WHERE:just outside Bend, Oregon
SPECIAL EXHIBIT: The Art of Exploration
ALSO SEEN: incredibly detailed dioramas, beautiful embroidery, desert tortoises, birds of prey
CAFE: yes (but we just grabbed a juice out of a vending machine)
SHOP: lots of knick-knacks, not enough books
NOTES: a lot of information, artifacts, and creatures are presented, but in a way that is accessible to all different attention spans and interests; the special exhibit was a really lovely surprise



On the last night of our roadtrip we camped at Lava Beds National Monument.  The sunrise over the desert was lovely and Scott and I went for a walk (he did a little photog-ing) and I decided to do an informal survey of the plant life.  Juniper, pine, two kinds of sage, paintbrush, misteltoe...I haven't identified all of them, but I'm fascinated at the diversity casually found in just one little area. The desert is magical.

mission blue butterfly

Last week Scott and I did a quick hunt in the Marin Headlands for the rare (endangered!) Mission Blue Butterfly. He had gotten the scoop on this little insect a few days earlier on a ranger led walk and I wanted to see one, too! 

The Mission Blue Butterfly only lives in a few places in the Bay Area, and was one of the first insects included on the Endangered Species List, largely due to loss of habitat.  While the adult butterflies munch on nectar from many flowers, this butterfly species relies on lupine plants & flowers as food for the caterpillars and a place to lay eggs...no lupine, no Mission Blue Butterfly.

It was pretty windy the day we went out.  We saw a few other species of butterflies, lots of wildflowers, and even some bluebirds, but had just about given up on the Mission Blue when we had a possible sighting on the side of the trail...You must be careful though, because the Mission Blue Butterfly has a few look-a-likes.  To be sure you've spotted a Mission Blue Butterfly you must check the underside of the wings...if you see TWO rows of black spots, and the black spots have a white ring around them, THAT is a Mission Blue Butterfly.


To learn more about the Mission Blue Butterfly start HERE!


We rarely venture across the Bay, but we felt like an outing on Saturday so we headed for the hills above Oakland to explore a hidden gem for the curious...the Chabot Space & Science Center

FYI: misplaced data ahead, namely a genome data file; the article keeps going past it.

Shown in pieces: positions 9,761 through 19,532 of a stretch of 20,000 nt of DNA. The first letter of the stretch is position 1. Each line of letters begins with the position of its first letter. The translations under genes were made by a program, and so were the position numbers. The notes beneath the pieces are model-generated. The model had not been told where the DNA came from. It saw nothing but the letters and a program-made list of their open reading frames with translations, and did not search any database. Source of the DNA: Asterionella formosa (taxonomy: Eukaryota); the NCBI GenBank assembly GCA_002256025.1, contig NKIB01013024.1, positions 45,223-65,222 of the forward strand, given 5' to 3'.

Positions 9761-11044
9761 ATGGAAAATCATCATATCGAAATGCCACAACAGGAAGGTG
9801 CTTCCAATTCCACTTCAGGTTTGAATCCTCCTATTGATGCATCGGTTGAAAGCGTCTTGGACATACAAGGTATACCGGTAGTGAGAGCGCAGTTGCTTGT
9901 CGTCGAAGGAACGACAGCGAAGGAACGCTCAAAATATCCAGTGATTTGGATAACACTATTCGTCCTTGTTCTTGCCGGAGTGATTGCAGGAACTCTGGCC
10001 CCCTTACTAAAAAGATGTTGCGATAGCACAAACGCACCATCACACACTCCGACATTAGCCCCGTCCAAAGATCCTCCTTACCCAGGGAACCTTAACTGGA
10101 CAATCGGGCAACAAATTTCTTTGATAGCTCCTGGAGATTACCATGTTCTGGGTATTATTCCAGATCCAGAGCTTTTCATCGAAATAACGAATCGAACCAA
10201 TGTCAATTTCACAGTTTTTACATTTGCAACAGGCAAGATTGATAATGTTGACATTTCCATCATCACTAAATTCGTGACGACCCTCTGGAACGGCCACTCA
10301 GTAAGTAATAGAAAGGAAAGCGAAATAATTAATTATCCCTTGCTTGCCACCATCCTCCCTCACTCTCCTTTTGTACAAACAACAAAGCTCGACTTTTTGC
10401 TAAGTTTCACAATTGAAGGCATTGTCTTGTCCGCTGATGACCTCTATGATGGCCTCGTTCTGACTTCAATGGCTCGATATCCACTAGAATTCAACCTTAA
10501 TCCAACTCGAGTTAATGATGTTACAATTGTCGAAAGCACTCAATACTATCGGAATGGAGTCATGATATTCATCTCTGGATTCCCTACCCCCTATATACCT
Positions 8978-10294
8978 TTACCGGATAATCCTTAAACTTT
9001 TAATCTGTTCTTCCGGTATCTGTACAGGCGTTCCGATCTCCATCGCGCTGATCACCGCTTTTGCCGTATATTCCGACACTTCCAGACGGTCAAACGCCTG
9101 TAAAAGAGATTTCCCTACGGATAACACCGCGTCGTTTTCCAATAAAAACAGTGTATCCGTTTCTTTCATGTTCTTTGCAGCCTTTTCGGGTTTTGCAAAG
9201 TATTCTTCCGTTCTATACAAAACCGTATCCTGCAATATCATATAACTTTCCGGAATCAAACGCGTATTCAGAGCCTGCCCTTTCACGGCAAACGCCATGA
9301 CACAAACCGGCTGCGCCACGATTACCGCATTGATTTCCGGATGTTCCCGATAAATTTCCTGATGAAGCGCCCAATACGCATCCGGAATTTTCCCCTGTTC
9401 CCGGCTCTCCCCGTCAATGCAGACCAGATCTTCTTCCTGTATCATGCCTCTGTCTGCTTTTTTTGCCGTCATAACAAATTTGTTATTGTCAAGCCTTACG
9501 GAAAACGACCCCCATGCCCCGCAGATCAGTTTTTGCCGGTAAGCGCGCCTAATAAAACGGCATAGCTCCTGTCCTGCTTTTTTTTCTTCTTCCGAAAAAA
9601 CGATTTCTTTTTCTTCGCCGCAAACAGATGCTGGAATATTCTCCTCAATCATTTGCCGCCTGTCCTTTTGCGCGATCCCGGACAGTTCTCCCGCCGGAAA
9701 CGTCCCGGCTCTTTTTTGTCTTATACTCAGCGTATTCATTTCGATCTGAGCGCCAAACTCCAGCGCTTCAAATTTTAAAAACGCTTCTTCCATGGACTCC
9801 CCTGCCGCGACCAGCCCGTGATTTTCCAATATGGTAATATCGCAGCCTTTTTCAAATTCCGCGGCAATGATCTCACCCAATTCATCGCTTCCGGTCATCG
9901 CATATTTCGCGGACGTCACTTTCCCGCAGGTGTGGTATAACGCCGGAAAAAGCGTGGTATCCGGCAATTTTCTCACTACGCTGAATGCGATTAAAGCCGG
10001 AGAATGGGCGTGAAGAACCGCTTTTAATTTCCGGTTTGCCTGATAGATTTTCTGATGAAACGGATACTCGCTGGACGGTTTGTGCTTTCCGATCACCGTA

Space is fascinating, don't you think? Chabot has two planetariums, three telescopes, and lots of space & science exhibits. We were worried it was going to be geared too much toward kids, but we really enojoyed our afternoon there. We were able to look at Venus through 'Leah,' Chabot's oldest and first telescope:


We also saw the sun through a special telescope whose filters allowed you to see the 'processes'...the shooting jets of plasma visible at the edge of the sun.  AWESOME! Plus Scott, who is enamored of the early space programs got to play in a replica of a Mercury capsule...


...and dress up as an Apollo astronaut...


After visiting the Chabot center we munched on astronaut ice cream and took a stroll in the redwoods surrounding the building. We had an awesome Saturday...if you want something fun and different to do in the Bay Area I highly recommend it! We want to go back sometime to see the telescopes in action at night.  Wouldn't that be a fun date?


Uh, I guess if you are sensitive to situations where 'nature takes it's course' you might skip to the bottom video portion of this post :) 

Fish aren't the first thing you think of when you think of a snake's dinner...but it happens. Here's some pics I snapped at the aquarium of a Burmese Vine Snake (Ahaetulla fronticincta) munching on a fishy lunch.

Pardon the blurriness...some bite readjustment was happening.  So cool.  I watched a few of these snakes catch lunch, and then of course had to wait and watch them get the fish into their bodies...so awkward...and lumpy. 

Speaking of animals, you must watch this short film. It's hilarious and you'll probably watch it 50 times and you'll probably sing it and quote it for at least a week.  You have been warned. Huge thanks to Diane and her sweetie for sharing this delight.